Wednesday, December 28, 2011

USA, California:

Imperial Valley’s Unique Combination of Solar and Geothermal Resources Make it a Hotbed of Renewable Energy Activity, and Controversy

The Salton Sea (Courtesy

Stretching 50 miles from southeastern California’s Salton Sea across the border with Mexico to the Gulf of California, the Imperial Valley is an area of unique desert beauty, one that lies almost entirely below sea level. The area is also somewhat rare in its combination of geothermal and solar energy resources.

County Supervisors pointed out that while farming remains a significant part of the Imperial Valley economy, it does not “keep the country afloat.” They noted that the region’s unemployment rate remains at a very high 20%-30%, which drives many of the younger generation out of the area in search of employment.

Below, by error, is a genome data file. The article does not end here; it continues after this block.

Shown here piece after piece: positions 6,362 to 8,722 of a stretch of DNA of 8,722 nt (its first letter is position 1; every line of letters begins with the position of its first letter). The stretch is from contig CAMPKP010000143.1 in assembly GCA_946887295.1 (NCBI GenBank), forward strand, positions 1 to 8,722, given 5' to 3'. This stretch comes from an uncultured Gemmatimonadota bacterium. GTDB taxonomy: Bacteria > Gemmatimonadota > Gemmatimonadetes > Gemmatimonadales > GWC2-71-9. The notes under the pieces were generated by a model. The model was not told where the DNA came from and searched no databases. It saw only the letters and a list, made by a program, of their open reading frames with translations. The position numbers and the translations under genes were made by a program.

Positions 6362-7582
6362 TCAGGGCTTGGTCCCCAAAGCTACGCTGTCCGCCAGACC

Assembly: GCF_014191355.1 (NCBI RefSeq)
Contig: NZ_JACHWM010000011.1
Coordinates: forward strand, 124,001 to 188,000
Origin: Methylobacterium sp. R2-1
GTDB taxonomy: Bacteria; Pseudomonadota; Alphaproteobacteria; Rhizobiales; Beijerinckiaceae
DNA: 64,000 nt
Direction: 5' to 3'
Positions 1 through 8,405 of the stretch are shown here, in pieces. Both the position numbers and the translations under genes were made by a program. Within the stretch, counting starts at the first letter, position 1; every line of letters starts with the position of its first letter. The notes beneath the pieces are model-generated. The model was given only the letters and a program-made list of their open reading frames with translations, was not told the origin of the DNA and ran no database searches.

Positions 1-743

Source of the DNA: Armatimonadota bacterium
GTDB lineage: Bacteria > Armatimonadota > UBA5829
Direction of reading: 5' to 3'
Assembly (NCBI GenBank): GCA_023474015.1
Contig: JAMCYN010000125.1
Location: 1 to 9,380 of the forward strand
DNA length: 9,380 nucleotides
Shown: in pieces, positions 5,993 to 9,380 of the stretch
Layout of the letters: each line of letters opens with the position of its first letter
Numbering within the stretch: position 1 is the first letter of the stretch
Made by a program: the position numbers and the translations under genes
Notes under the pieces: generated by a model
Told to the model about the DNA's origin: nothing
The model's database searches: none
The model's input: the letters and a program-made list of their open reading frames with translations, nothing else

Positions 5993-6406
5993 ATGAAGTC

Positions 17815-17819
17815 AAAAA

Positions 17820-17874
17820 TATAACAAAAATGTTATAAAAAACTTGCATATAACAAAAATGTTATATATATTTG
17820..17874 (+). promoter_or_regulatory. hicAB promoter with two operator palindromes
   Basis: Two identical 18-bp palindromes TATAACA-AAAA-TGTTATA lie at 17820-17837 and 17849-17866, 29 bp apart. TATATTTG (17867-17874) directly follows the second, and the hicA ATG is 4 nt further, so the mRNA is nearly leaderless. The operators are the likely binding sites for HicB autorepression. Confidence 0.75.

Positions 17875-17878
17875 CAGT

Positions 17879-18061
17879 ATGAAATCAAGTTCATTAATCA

Imperial Valley county commissioners and members of the community are looking to renewable energy development to change that. When you consider the relative or comparative natural resource strengths of the area, the Imperial Valley has distinct advantages when it comes to solar and geothermal power. As an agricultural region, it could be considered marginal.

The county is the second-largest geothermal energy producer in the US, generating more than 500-MW of clean, renewable electricity. Geothermal resources surrounding the Salton Sea have the potential to produce more than 2,000-MW, according to the Imperial Valley Economic Development Corp.

In September, Simbol Materials started drawing geothermal brine from the Salton Sea as it commenced commercial production of lithium carbonate, an electrolyte used in the manufacture of electric vehicles (EV). Simbol’s producing high-quality manganese and zinc, as well as lithium, at its 500-metric ton facility.